Come In, Come In
The programme had always been produced as an “opt-in, opt-out” programme for BBC regions. In Scotland over one-third of the total population were regular viewers and aware of the popularity of the programme in Scotland and noting the growing popularity of its presenter on a wider stage, more regions began to show interest. The BBC realising that the show could be a cost-efficient way of filling half-an-hour of programming began networking The White Heather Club across the whole of Britain from 20th April 1961. At its peak the show would pull in 10 million viewers and make Andy Stewart a household name in the UK.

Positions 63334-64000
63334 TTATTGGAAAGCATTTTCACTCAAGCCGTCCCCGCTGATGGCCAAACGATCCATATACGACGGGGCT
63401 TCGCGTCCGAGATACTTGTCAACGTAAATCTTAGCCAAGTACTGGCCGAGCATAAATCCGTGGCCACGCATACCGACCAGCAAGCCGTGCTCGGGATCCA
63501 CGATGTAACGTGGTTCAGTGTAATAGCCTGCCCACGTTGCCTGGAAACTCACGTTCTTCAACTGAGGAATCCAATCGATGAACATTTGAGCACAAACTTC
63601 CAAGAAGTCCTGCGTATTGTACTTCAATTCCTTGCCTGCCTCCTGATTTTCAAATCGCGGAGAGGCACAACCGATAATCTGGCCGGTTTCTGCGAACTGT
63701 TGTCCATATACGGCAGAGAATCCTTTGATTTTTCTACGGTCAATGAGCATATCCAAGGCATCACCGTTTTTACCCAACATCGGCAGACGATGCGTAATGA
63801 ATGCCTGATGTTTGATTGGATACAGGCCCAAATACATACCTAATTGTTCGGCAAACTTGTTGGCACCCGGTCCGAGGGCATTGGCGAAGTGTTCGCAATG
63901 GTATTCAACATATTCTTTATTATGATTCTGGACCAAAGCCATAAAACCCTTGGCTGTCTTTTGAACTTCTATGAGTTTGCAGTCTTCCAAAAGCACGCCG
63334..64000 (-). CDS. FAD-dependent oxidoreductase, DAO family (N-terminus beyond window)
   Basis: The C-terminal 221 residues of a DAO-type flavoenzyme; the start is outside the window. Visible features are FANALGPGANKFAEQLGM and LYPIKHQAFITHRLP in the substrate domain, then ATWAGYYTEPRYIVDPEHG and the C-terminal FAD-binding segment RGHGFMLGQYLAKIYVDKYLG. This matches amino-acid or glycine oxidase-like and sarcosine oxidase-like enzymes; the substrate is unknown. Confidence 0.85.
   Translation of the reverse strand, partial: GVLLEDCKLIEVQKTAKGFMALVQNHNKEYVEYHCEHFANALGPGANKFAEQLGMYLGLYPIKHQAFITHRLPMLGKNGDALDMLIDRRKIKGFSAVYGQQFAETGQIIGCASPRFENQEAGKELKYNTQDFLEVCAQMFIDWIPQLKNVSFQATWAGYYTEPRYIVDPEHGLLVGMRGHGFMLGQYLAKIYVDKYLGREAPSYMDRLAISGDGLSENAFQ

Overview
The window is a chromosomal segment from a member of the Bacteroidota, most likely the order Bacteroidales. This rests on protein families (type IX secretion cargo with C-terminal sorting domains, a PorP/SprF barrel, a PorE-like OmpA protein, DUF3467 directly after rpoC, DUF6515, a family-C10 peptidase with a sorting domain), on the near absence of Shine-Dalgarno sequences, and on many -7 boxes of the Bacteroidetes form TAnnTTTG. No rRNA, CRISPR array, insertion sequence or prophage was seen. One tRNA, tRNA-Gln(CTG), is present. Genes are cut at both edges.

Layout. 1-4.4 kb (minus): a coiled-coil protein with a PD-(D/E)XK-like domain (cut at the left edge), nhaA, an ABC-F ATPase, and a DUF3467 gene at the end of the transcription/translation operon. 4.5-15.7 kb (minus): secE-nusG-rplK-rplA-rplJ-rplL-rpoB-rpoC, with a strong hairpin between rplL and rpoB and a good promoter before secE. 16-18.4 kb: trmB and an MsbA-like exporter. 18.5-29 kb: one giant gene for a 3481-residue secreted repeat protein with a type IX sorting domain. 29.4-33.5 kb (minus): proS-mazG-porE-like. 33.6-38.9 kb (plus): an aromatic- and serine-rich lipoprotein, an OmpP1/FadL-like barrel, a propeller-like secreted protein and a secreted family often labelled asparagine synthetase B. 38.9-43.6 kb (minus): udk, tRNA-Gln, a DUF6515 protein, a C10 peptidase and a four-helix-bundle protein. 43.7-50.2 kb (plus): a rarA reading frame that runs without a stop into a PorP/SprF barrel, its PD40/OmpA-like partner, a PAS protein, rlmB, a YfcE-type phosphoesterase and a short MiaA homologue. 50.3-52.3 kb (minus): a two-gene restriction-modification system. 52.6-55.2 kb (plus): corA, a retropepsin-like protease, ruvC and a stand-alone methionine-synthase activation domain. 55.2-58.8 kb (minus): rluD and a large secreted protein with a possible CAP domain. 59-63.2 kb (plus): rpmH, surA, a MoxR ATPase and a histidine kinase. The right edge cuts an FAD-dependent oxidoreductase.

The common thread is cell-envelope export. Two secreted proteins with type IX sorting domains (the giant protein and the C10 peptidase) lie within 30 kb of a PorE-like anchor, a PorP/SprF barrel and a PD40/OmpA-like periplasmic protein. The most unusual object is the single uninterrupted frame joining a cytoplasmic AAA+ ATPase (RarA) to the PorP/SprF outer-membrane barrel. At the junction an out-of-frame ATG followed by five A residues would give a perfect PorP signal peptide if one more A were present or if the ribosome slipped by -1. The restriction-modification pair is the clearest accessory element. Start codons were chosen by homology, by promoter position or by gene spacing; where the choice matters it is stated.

Many TV viewers (ofttimes the most credulous of people) believed that there was an actual, physical, White Heather Club and addressed letters requesting favourite songs or tunes to be performed simply to “The White Heather Club, Scotland” – in the same way as children post letters to “Santa Claus, The North Pole”. Equally in the same way, the postal service would correctly funnel them to an appropriate address, in this case the BBC offices in Glasgow. In May of 1960 Andy performed on the show a new song he had written: A Scottish Soldier. BBC Scotland was besieged with viewer letters asking for the song to be performed again the following week. This would lead to the big breakthrough for Andy and the subsequent overwhelming success of that one song was to transform him into an international star.